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Dickhead: Local writer summons Philip K. Dick in novel

PKD Otaku 21

PKD Otaku 22

Review: Philip K. Dick and Philosophy: Do Androids Have Kindred Spirits? Edited by D.E. Wittkower (2011)

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I spent more time Reading “Philip K. Dick and Philosophy: Do Androids Have Kindred Spirits?” than I expected to and it wasn’t because I didn’t enjoy the book. I spent time understanding the different philosophers and philosophies, and essentially re-adapting/reorganizing what I know about Philip K. Dick to the idea of the philosophizing storyteller (which is referred to several times in the book). I think looking at Dick’s work from the eye of a philosopher in addition to the eye of a literary critic brings much value to his works that I never imagined before.

The book consists of a series of topics each containing about three to four essays on that topic. Each of the essays is written by different academics so there is variety in the work that you wouldn’t have in a book written by one person. There were some essays that I didn’t like as much as others but overall I enjoyed the writing and I learned about many different philosophers, some I’d heard of or knew about and some I hadn’t. My background is in literature so I am accustomed to approaching writing from the literary critic or the English major/academic and this is the first philosophy of… book I’ve read so this shift of focus was new to me but I welcomed it.

Some of my criticisms of the book center around the essays that discussed the movies to explain philosophies (with exception of the section on Hollywood) but aren’t clear that the movies may be more or less faithful to the original story. The most guilty of these movies and the most often discussed are Adjustment Bureau, Minority Report, and Total Recall. I also have a background in Film Studies and I generally to believe that the director is the “author” of the movie so the implication that the ideas are Dick’s didn’t work for me. Some essays pointed out both the movie and the story, and compared the two which I appreciated. But this is not an issue with a majority of the book only part of it.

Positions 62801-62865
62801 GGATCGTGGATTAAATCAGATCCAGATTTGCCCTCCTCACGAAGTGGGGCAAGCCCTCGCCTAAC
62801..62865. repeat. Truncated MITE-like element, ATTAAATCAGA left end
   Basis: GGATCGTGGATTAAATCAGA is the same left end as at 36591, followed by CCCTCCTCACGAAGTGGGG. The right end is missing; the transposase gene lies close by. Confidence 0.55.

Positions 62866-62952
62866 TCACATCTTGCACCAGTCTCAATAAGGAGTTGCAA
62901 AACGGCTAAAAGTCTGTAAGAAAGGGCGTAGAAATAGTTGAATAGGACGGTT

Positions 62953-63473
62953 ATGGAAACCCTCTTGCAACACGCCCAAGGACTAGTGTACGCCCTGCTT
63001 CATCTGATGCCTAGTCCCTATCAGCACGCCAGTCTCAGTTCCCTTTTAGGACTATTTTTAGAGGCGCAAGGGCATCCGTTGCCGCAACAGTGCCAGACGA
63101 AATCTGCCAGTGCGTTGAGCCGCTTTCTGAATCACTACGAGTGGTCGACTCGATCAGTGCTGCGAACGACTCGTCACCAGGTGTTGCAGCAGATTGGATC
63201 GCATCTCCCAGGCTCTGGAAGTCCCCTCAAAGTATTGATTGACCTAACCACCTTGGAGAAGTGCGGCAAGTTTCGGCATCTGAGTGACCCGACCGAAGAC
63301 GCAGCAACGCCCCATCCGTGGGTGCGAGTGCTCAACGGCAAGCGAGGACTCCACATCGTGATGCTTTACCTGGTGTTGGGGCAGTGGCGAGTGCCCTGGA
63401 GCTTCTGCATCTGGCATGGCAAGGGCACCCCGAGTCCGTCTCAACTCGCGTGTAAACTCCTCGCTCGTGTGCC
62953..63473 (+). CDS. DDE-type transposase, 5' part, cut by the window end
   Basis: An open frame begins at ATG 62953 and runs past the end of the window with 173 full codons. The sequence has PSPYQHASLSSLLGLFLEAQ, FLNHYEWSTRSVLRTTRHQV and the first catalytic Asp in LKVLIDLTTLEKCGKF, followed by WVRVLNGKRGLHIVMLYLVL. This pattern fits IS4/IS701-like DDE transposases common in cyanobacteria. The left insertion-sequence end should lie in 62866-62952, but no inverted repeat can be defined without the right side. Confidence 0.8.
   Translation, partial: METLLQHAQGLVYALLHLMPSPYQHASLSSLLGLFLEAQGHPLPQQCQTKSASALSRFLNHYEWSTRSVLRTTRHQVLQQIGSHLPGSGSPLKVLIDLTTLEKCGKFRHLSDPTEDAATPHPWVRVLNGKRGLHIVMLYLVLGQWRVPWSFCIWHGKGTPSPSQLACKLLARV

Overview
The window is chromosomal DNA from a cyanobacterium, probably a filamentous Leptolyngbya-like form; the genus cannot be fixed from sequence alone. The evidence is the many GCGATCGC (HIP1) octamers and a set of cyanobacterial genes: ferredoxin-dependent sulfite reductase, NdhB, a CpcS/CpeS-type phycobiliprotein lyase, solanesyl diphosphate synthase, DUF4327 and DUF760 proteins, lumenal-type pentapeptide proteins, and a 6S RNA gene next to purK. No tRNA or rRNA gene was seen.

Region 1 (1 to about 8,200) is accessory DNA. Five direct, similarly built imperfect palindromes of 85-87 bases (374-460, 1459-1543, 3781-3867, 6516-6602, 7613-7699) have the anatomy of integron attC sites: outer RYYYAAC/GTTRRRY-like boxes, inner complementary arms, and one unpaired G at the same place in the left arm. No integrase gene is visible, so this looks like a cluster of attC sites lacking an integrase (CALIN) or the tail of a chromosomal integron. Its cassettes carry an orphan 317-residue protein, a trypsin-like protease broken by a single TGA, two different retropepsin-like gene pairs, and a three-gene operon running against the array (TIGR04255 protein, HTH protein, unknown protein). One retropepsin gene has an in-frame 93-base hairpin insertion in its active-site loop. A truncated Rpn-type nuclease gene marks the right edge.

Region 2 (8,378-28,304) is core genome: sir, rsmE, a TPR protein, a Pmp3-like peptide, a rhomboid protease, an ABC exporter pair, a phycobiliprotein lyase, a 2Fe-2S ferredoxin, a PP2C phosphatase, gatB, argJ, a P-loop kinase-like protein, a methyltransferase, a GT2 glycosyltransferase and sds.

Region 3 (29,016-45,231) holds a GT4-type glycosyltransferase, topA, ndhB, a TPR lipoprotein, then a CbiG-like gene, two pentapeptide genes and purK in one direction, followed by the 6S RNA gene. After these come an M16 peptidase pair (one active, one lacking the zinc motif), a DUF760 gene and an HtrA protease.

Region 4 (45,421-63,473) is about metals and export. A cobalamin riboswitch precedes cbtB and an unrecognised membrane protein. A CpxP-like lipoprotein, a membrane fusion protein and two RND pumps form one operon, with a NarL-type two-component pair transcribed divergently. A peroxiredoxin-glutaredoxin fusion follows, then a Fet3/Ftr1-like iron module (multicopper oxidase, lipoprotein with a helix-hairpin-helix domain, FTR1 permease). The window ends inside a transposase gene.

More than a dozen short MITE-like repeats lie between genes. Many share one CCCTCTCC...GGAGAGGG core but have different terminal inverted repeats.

Many sources discuss how much of a visionary Philip K. Dick was and sources discuss his storytelling themes and ideas but to my knowledge, until this book, his work was not explored using different philosophies which makes this an essential book for any student or fan of Philip K. Dick.

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Review: Eye In The Sky (1957)

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Eye In The Sky issue of For Dickheads Only (This issue has a special place in my heart because it has an article by me in it. The first of what I intended to be many in FDO but it folded unfortunately.) Reviews

Eye In The Sky entry in PKDweb

Review by Jason Koornick

Digressions on Eye In The Sky by Frank C. Bertrand

Lord Running Clams’s PKDweb Lives (Again)!

PKDweb 2003I have been waiting to get my hands on the newer version of Dave Hyde’s PKDweb site for a little while now before I put up a version of that site within a site essentially (or his own site if he wanted it that way). The version that was on the on was from 1999 which I never realized until Dave himself told me. And then he said he had a revision from 2003 that was updated. I pestered him for it and patiently waited and worked out a way for Dave to send it to me. I had the site in my hands just over a week ago and I have been using that time to upload test and make some fixes to it. As a proof of concept I put the old one up on the site first and configured the site to host this type of site within a site. Then I archived the old 1999 one here: and put the new code in place on the server the other night at /pkdweb/

Immediately, I realized that we had an issue that Dave developed the site on a PC which is case insensitive and the site is going to live on a case sensitive server. Several of the site links were broken that I fixed and let Dave look at it before going live. Obviously, he gave is okay! So the site is live with some deployment issues. I will be working to fix what I know about in the week or so ahead but if you see a broken link or any other issues, feel free to report it to philipkdickfans[at]gmail[dot]com